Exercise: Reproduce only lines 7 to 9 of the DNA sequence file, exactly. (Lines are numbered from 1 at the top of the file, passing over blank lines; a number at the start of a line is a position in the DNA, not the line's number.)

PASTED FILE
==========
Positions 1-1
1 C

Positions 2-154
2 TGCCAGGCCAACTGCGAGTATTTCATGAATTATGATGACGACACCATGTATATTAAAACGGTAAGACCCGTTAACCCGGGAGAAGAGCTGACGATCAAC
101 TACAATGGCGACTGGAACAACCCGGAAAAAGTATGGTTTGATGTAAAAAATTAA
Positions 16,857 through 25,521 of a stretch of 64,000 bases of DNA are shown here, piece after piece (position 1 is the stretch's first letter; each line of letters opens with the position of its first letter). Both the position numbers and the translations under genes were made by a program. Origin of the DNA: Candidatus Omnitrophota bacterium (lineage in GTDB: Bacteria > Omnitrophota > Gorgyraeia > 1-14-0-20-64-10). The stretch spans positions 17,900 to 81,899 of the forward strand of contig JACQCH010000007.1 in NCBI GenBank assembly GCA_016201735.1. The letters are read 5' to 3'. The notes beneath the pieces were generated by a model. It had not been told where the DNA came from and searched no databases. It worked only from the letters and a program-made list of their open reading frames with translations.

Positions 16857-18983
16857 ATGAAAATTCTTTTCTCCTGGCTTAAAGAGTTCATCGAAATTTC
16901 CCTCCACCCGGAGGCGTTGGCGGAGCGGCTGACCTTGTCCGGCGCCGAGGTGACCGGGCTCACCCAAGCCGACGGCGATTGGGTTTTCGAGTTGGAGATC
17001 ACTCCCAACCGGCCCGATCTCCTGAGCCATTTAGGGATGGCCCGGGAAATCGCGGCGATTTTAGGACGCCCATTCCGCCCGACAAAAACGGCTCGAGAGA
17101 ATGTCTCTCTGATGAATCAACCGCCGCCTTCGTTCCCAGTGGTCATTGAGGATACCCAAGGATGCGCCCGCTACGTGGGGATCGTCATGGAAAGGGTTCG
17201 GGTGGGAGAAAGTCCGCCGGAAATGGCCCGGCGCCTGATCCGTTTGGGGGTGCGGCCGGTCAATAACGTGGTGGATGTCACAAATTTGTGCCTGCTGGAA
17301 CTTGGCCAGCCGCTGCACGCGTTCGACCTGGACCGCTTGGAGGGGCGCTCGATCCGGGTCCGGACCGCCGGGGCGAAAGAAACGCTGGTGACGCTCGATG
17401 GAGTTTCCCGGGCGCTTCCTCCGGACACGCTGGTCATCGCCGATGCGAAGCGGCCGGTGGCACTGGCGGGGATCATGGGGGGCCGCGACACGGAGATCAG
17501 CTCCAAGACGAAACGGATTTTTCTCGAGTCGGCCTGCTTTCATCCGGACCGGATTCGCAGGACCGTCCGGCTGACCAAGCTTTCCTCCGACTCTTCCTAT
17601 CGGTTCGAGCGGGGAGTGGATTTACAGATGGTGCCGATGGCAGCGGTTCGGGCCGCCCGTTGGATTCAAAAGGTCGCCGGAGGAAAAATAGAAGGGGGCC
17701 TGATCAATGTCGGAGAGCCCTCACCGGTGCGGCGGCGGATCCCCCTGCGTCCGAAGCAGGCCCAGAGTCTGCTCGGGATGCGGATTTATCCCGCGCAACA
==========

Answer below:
Positions 16857-18983
16857 ATGAAAATTCTTTTCTCCTGGCTTAAAGAGTTCATCGAAATTTC
16901 CCTCCACCCGGAGGCGTTGGCGGAGCGGCTGACCTTGTCCGGCGCCGAGGTGACCGGGCTCACCCAAGCCGACGGCGATTGGGTTTTCGAGTTGGAGATC